Well, we've been here over two years now. So, I thought I would give it a shot! Kerri was out one evening and I couldn't find anything else to cook for myself and the kids. So, I made chicken, tomato sauce for dipping and Nshima. Much to my, the kids & Kerri's surprise, everything turned out well. Yeah Brent : )

Sunday, March 14, 2010

We Love Our Furniture : )

So, a couple of weeks ago, I was in the living room playing games with Caleb when I heard a loud crash and several screams. I immediately jumped up and ran into the bedroom to see what the fuss was all about. Well, we no longer have a desk. We knew it was on its "last legs," because it had been wobbling for weeks. But it finally gave way to the weight of the books and one small child trying to climb up into mommy's lap as she sat at the computer. Fun stuff at the Roberts household.

Friday, March 12, 2010

Happiness Depends On

This was posted by our director, Tim Hilty. I thought I would share it with the rest of you:

Last week a pastor in our mission’s pastors training classes passed through what most American’s would consider a tragedy. His wife gave birth to a baby boy via an emergency C-section operation. During the operation doctors and nurses told him to go home and wait for the outcome. They told him that the procedure was 50/50 survival for wife and child.

The next morning he returned to the hospital and found wonderful news waiting. His wife and child were okay… His boy was born with birth defects but the prognosis for future procedures seemed good. A week passed and all seemed well… He and his wife were exhausted from taking care of a newborn and recovering from the invasive surgery. Friday night they went to sleep and in the morning they found the baby struggling to breath.

They rushed to the government hospital but their son died on the way. The doctors pronounced the child BID (Brought In Dead). What started out as just another morning turned into a visit to the police, mortuary and hasty funeral service. In Zambia, children who are days / weeks old are not given the typical funeral. The pastor and his wife had not yet given the boy a name so the government documents indicated “son of…” Within hours, the death had been processed by the authorities and burial plot was given to the family in crisis. By 13 hrs. that afternoon, everything was finalized. The pastor and his wife returned to their home, stunned and exhausted.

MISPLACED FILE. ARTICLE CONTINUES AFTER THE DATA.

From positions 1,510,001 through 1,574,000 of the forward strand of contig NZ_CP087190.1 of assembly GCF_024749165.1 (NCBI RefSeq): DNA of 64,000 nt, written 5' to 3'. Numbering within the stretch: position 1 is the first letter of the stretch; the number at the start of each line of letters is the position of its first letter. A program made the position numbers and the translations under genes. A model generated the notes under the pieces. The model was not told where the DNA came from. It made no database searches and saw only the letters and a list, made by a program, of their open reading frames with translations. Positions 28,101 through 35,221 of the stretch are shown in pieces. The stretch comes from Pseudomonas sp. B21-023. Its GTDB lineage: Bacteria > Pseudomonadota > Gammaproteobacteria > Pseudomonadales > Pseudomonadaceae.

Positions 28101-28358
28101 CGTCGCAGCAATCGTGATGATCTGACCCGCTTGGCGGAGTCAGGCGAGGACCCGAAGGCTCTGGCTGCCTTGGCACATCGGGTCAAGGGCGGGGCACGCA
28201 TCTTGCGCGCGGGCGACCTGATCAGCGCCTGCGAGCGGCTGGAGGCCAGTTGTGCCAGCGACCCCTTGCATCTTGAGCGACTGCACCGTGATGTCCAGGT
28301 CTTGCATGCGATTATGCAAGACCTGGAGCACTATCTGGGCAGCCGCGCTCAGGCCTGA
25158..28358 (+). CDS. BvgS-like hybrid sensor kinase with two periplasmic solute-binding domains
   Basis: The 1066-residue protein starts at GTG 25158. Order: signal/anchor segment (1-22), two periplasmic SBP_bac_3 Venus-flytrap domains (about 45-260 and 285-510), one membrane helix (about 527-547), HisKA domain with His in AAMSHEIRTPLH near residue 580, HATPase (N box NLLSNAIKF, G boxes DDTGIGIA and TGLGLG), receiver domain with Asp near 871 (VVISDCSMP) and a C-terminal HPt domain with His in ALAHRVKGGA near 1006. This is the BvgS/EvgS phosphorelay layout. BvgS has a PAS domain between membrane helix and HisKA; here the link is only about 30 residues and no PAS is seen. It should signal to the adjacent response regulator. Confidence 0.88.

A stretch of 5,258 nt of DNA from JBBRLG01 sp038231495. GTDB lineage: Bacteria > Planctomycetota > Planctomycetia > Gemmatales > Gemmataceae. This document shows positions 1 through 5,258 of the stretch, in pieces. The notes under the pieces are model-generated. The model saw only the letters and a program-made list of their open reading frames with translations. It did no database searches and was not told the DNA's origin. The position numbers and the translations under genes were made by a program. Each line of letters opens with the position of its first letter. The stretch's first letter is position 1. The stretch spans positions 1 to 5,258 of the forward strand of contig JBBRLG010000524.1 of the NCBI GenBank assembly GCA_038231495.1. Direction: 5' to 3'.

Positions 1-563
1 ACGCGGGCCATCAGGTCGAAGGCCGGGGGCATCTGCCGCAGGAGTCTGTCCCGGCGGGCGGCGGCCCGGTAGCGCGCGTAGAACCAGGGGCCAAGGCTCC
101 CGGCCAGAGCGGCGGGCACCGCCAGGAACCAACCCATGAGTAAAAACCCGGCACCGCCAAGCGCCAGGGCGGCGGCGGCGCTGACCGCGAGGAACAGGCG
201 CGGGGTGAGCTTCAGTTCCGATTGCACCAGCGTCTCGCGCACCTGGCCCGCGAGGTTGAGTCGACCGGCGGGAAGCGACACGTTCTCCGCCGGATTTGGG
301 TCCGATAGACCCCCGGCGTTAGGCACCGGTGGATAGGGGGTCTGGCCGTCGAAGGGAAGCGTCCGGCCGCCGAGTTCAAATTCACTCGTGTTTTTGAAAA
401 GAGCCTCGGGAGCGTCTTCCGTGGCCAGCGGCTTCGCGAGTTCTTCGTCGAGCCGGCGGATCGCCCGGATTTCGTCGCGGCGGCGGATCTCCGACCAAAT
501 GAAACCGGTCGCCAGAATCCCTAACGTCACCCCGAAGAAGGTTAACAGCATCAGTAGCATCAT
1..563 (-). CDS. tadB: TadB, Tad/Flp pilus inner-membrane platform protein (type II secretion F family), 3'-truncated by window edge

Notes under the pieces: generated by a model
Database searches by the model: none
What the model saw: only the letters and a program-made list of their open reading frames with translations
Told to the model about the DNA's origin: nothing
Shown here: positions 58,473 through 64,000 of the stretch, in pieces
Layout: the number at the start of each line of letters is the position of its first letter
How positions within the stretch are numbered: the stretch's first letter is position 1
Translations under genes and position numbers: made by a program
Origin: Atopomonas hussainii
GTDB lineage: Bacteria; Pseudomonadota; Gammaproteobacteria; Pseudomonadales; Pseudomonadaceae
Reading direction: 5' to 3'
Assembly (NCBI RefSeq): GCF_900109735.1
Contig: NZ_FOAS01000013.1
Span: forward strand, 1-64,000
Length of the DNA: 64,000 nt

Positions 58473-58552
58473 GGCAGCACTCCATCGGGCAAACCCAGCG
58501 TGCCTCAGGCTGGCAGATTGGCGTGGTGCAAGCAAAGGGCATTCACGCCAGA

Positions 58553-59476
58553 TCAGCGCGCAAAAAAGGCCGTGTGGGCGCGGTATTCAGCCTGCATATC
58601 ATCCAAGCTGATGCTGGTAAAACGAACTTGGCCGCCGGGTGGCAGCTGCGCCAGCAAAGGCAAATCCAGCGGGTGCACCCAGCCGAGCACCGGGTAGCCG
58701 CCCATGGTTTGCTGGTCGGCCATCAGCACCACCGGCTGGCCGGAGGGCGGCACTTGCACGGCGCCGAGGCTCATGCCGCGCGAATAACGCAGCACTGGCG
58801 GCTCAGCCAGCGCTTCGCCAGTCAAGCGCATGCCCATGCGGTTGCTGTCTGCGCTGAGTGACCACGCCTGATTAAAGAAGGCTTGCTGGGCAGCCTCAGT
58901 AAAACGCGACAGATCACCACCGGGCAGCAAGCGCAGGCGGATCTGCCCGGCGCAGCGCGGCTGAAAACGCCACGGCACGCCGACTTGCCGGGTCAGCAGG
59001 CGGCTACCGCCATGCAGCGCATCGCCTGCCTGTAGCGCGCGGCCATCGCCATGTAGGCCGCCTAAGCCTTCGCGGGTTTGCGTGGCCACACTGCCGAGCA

I visited them the following day and sat with them in their home, me being mostly quiet. Lots of family members were packed into every room of the small house. Mothers, sisters, nieces, uncles sat on the floor and we all sat in silence. Communication was evident, soul to soul, spirit to spirit. Being surrounded by community like that would have been uncomfortable to me if I were the one loosing a child. I would probably want to be left alone. Not so in Zambia, the community shows profound solidarity and draws close to the grieving.

Looking around the room I saw the faces… and wondered how the happenings of the day before could possibly be true. The pastor was warm and appreciative of me passing through his place. He shared with me his deep conviction of the “supremacy of Christ” even in the midst of loss. He shared how he felt the tangible comfort of his Savior. As he talked I glanced over at his front door… A paper had been posted there at eye-level – no doubt put there deliberately. I’ll never forget what it read:

“Happiness depends on happennings, joy depends on Jesus.”

Already, the pastor had begun his fight for joy… in the midst of everything he had decided to soldier on.

Saturday, March 06, 2010

Our Loss is His Gain